Interview with comedian Rajiv Karia

"At my first Glastonbury, I slept in a one room tent with two mates. At my first Edinburgh, I slept on a yoga mat with no pillow all month and shared a room with four boys. So I guess other festivals have better sleeping conditions."

Interview with comedian Rajiv Karia

Could you first introduce yourself to the reader?

Hi, I’m Rajiv. What’s your name? Write into Voice Magazine and tell me. Don’t read on until you’ve done so!

How would you describe your show?

Gallivant is a fun show about looking at the life you live and contrasting it with the life you thought you’d live. It’s full of irreverent observations, social commentary and silly gags, and a very passionate section about Pret. 

Why do you want to perform at Edinburgh Festival Fringe?

The Edinburgh Fringe is like Disneyland for adults. Well adults who love comedy and/or drinking. 

What differentiates it from other festivals?

At my first Glastonbury, I slept in a one room tent with two mates. At my first Edinburgh, I slept on a yoga mat with no pillow all month and shared a room with four boys. So I guess other festivals have better sleeping conditions. 

What first motivated you to enter the industry? Who were your inspirations?

I guess the earliest influences in comedy were Black Books, Simon Amstell, Friends, Bill Bailey and the Monkey Island video games. Then when I got to uni and had no interest in my degree. 

How has your background, upbringing and education had an impact on your artistic career? 

I’d never even heard of Edinburgh Fringe before uni. But I joined a university sketch group and they invited me to be in an Edinburgh show. So if I hadn’t gone to that uni, I would never have gone into comedy. I’d probably be a dentist or something – really content, rich and in possession of thousands of stolen teeth. 

What is your earliest childhood art memory?

The Jungle Book. Infinite afternoons rewatching it with my brother and sister. Shere Khan was so scary, to this day, I can’t be in a room with a tiger. 

If you didn’t have your current job, what would you probably be doing?

I’d be a project manager for a multi-national trading conglomerate.

Did Covid-19 change the way you create work? Do you approach shows with a different mentality now? 

Covid made me realise that you shouldn’t wait for anything in comedy – just get it yourself. Make it yourself – do it now. I’m still trying to put that advice into full action, but I’m constantly inspired by peers who do it all the time. 

Describe the last year in 5 words or less?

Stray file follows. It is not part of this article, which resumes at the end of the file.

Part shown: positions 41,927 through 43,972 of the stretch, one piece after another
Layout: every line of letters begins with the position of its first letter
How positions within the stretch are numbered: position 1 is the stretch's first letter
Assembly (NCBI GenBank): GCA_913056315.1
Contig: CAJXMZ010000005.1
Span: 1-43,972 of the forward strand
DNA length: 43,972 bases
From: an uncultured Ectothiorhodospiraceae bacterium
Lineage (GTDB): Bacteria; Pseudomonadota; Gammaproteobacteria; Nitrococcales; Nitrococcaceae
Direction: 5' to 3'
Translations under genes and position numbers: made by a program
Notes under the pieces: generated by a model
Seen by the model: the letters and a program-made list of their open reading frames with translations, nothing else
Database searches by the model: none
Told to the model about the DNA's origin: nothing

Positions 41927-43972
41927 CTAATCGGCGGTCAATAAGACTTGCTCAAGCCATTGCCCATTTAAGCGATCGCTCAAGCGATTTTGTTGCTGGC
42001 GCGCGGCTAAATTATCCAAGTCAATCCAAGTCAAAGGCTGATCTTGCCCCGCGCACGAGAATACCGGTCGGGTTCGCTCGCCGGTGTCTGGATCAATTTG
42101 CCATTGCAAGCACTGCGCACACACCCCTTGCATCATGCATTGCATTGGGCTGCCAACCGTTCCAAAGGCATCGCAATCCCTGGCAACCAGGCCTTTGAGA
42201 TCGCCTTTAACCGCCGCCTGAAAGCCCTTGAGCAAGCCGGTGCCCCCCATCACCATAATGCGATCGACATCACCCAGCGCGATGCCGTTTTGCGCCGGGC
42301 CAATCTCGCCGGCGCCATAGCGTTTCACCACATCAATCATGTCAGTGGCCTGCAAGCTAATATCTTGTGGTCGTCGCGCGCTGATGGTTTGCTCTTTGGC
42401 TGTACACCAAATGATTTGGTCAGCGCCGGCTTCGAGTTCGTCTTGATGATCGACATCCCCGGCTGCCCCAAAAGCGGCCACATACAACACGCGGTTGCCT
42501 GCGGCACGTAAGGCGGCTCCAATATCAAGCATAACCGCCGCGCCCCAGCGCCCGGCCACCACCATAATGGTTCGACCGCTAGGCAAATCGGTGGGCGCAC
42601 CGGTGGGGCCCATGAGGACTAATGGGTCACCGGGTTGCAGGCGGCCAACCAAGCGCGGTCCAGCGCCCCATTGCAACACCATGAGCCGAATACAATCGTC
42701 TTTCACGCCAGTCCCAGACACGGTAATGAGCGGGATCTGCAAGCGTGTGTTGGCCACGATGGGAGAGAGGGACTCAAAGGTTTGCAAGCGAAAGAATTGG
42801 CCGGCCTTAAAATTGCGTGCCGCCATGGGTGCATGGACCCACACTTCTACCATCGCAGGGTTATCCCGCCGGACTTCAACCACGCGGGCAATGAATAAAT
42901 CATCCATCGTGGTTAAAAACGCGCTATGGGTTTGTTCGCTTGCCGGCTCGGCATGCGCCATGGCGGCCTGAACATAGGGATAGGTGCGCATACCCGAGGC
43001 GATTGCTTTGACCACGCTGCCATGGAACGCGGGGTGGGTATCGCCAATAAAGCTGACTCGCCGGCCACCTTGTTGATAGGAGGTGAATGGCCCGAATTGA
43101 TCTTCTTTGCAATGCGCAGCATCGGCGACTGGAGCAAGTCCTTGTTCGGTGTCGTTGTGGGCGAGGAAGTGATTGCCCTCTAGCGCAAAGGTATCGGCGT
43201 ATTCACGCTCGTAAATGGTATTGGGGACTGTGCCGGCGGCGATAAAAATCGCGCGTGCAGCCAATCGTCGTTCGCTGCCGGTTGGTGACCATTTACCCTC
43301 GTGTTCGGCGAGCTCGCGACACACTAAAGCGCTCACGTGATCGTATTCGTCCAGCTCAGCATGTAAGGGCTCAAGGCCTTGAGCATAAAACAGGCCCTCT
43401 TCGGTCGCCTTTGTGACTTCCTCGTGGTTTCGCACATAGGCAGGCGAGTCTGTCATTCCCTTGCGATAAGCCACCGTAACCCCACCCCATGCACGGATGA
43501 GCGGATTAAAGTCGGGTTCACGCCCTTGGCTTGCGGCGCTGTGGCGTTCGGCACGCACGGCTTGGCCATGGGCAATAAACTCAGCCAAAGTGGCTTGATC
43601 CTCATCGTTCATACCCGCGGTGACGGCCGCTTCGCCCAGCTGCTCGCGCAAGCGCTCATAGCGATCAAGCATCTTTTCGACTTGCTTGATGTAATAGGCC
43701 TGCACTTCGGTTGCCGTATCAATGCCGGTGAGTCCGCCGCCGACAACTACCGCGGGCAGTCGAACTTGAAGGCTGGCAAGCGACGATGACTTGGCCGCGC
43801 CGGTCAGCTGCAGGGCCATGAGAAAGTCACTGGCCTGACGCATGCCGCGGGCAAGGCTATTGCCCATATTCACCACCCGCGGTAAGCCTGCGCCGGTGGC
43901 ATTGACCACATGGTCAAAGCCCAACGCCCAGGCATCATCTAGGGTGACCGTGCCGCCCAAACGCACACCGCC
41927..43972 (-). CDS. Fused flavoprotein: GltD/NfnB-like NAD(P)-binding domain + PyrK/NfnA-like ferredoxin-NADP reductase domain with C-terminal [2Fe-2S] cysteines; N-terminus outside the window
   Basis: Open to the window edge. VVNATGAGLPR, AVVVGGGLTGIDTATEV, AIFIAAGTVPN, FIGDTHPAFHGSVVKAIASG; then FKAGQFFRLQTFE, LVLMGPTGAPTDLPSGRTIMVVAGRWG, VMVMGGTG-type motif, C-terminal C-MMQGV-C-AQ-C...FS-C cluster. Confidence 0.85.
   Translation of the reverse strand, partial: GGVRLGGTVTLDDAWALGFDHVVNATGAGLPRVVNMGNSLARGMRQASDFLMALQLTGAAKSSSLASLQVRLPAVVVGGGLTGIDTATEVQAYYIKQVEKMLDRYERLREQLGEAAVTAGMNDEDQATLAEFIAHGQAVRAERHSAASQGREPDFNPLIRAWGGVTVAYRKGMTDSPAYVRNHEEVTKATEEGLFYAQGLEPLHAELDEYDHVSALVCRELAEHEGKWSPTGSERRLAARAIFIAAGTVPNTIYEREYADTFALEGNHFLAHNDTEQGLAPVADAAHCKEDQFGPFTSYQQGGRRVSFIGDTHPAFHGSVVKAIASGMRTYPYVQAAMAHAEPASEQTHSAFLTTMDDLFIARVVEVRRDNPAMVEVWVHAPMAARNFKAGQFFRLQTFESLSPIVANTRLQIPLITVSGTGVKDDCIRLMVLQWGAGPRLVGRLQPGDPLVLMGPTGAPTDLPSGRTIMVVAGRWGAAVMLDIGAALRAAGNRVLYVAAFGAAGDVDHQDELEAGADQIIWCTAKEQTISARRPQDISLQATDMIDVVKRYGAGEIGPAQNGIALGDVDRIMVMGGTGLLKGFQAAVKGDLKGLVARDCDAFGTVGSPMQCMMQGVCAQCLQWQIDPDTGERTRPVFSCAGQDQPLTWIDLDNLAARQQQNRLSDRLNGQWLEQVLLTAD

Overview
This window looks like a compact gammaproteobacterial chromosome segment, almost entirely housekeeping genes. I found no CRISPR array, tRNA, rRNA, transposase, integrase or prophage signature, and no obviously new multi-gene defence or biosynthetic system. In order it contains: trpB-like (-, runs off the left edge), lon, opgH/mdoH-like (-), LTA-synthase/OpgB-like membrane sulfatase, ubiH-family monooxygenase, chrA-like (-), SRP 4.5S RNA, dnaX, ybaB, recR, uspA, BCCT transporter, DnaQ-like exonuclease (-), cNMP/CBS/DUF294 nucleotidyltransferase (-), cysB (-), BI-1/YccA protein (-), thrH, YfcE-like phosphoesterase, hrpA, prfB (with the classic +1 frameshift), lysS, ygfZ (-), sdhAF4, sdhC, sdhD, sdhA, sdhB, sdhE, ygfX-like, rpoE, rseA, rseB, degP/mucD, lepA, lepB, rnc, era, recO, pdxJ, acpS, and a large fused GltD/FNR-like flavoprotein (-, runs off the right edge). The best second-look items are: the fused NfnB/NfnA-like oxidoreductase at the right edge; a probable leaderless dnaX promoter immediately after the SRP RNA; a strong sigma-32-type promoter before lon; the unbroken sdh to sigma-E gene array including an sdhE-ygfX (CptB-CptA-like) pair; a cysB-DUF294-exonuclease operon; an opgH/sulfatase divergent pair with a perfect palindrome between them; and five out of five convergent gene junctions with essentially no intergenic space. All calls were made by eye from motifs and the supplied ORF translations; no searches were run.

Ate big avocado on holiday.

Do you subscribe to the idea that art should be exempt from ‘cancel culture’? 

Yet to see an example of “cancel culture” ending a comedian’s livelihood, so it probably already is. 

If you could work with anybody, from any point in history, who would you pick and why?

I would travel back to 1973 and convince Harry Nilsson to record a comedy album so bad that it destroys his career and convinces a young Weird Al Yankovic to give up an become an actuary instead. Then I’d go find Mel Brooks, Gene Wilder and Cleavon Little and bribe them so I could have a line in Blazing Saddles. 

What advice would you give to someone who wants to take a show up to the fringe?

Do it. Bring friends if you like. If you haven’t got friends, bring those guys you hate from the open mic. Flyer the hell out of it. Treat a tiny crowd like it’s a full room. Convince yourself you’re going to move to Edinburgh. Change your mind. Develop an addiction to macaroni pies. 

When and where can people see your show?

I’m on the Pleasance Courtyard from the 3rd August. 4.25 in Bunker 2.  

And where can people find, follow and like you online?

I’m @RajivKaria on Instagram and @RajivAKaria on Twitter. 

See Rajiv Karia: Gallivant at the Pleasance during the Edinburgh Festival Fringe from 3-28 August. For more information and tickets visit or

Header Image Credit: Matt Stronge


Tom Inniss

Tom Inniss Voice Team

Tom is the Editor of Voice. He is a politics graduate and holds a masters in journalism, with particular interest in youth political engagement and technology. He is also a mentor to our Voice Contributors, and champions our festivals programme, including the reporter team at the Edinburgh Festival Fringe.

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